• Cause a singleton instance of the model to be exported instead of the class itself;


yo bat:collection

Yeoman will provide you with a *some-collection-name*.coffee file containing the class definition for *SomeCollectionName*Collection and place it into the src/collections directory.

Furthermore, Yeoman can:

  • Also create the model for this collection;
  • Cause a singleton instance of the collection to be exported instead of the class itself;


yo bat:api

An API is an instance of the BAT provided ApiServicesCollection which lives in the src/apis/ section of your project map. Its purpose is, in essence, to have a convenient way to organize the endpoint urls of a backend API's services relative to the common base-url defined for that API.


BAT also comes packed with a demo webapp implementation showcasing its features. To get this, either answer yes to the relevant prompt from an initial yo bat run, or when you answered no there earlier, invoke:

yo bat:demo

Note: that the latter will result in a few clashes with some of the files produced from the earlier yo bat run. These are however, caveat codor, harmless.

Grunt tasks

After you're all set up, you'll want to build your project; this is where Grunt comes in:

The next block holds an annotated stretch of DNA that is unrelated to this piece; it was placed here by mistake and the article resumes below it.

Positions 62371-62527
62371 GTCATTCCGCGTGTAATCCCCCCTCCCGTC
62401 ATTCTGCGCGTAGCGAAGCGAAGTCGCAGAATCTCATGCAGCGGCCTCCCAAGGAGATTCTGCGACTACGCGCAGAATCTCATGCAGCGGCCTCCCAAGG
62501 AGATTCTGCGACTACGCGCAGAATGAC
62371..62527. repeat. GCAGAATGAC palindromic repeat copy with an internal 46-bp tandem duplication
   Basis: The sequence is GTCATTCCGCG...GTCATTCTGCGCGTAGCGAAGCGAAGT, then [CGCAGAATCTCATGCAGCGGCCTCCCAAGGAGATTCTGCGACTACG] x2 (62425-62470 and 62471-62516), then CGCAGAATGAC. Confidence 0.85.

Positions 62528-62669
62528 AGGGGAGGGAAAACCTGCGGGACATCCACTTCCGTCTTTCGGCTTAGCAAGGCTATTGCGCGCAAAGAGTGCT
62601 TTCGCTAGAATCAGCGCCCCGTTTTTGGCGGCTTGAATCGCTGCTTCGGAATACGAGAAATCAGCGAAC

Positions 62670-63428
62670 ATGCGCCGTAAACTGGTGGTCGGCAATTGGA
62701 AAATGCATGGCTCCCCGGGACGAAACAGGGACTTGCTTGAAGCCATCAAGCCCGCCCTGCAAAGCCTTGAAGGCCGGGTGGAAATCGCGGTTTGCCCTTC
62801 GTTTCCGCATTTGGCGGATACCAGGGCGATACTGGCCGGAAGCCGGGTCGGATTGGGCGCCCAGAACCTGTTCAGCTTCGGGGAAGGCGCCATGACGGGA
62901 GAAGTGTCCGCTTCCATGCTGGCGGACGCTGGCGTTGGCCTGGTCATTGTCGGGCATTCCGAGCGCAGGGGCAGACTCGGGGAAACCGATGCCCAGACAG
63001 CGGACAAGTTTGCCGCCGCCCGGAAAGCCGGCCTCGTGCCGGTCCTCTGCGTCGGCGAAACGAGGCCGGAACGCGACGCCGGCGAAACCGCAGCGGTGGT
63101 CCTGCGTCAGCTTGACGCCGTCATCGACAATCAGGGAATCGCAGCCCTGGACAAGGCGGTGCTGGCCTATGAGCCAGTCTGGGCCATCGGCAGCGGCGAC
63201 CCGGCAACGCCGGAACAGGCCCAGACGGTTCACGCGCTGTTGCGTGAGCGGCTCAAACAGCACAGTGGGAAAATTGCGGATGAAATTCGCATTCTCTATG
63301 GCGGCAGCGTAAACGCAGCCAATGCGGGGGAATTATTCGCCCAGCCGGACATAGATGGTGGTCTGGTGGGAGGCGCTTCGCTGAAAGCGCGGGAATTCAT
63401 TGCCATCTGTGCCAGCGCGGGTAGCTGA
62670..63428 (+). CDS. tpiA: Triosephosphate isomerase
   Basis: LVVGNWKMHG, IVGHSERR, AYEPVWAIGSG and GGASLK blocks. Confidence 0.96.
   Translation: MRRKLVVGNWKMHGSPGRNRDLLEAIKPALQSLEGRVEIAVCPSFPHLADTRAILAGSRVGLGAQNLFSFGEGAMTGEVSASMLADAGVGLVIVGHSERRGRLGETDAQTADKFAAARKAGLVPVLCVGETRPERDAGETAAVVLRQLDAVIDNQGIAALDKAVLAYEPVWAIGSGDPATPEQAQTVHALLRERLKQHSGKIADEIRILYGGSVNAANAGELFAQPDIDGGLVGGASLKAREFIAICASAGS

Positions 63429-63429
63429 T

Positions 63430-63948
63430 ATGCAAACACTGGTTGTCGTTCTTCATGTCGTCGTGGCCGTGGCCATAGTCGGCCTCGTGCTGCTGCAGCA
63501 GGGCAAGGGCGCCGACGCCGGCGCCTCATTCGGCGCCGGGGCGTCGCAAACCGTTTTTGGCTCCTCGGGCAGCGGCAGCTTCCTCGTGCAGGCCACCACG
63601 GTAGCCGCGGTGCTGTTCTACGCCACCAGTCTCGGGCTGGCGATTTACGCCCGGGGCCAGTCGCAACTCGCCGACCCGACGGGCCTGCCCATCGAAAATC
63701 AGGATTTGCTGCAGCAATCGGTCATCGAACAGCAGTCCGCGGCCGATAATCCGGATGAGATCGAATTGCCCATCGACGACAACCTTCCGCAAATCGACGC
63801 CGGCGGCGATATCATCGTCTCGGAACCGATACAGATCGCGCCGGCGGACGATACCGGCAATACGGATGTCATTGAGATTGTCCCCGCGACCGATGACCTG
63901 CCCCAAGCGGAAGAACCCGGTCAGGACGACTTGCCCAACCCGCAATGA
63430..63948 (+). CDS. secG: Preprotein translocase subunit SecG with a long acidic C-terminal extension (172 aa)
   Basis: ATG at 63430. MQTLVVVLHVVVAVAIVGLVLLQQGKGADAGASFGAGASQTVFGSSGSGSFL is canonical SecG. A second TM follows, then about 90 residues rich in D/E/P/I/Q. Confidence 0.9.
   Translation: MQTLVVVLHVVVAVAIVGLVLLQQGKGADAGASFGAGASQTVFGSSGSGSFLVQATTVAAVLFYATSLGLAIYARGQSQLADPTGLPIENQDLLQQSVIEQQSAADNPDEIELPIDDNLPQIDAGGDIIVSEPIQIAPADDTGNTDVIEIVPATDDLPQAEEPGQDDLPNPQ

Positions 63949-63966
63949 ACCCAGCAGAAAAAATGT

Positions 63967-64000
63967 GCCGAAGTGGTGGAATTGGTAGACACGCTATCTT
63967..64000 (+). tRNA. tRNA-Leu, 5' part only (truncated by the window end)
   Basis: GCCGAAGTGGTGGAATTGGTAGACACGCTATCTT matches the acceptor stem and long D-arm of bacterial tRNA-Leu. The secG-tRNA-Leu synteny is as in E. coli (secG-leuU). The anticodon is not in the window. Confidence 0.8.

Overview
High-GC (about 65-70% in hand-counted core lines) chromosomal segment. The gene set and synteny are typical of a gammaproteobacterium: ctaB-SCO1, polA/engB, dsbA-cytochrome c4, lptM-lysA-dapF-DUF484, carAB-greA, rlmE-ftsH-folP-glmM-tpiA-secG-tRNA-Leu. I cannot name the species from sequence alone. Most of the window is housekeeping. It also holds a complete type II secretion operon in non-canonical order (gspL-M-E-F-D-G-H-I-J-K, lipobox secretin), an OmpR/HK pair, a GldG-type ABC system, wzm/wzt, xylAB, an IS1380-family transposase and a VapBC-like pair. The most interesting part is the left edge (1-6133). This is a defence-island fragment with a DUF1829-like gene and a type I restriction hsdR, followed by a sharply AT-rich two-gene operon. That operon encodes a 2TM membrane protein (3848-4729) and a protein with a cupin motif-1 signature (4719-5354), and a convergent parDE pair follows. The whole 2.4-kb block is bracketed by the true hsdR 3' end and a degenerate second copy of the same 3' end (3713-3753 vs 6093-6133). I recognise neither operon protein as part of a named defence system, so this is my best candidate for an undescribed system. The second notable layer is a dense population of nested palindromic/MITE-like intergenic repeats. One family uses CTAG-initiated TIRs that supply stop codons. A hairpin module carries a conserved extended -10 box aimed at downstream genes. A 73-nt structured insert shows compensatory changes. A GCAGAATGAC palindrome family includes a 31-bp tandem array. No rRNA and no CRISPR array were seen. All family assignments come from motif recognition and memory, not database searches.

grunt dev

This will first do a development build (all builds will be assembled into the dist directory btw), and then enter a watch-for-changes -> re-build loop.

Grunt can do more than just that; here's a recap of common grunt idioms:

command description
grunt [default] shortcut for grunt dist unless the GRUNT_TASKS environment variable specifies a space separated list of alternative tasks to run instead;
grunt dist does a for-production, non-debugging, all-parts, tested, minified build plus artifacts;
grunt debug does a for-testing, debugging, all-parts except documentation, tested, as-is build;
grunt dev does a for-local, debugging, all-parts except documentation, as-is build;
(Note that this variant doesn't exit. Instead it'll keep a close watch on filesystem changes, selectively re-triggering part builds as needed)
grunt doc will build just the code documentation;
grunt lint will just lint your code;
grunt test will run your test suite;
grunt test:dev will run your test suite and will keep monitoring it for changes, triggering re-runs;
grunt --help will show you all of the above and the kitchen sink;


For both building and then launching the code documentation in your browser, BAT also supplies this convenient shortcut:

npm run doc

Unit tests

BAT comes with support for unit testing using Karma, Jasmine and PhantomJS.

Unit testing is an integrated build step in both dist and debug build runs, but can also be run independently as:

grunt test

And as watched, continuous test runs as:

grunt test:dev

The latter invocation, while it is kept running, also offers the opportunity to launch a test suite run in any browser, simply by directing it to this url:


Do not forget to open your dev tools and browser console there!




See CHANGELOG for versions >0.1.27; For older versions, refer to the releases on GitHub for a detailed log of changes.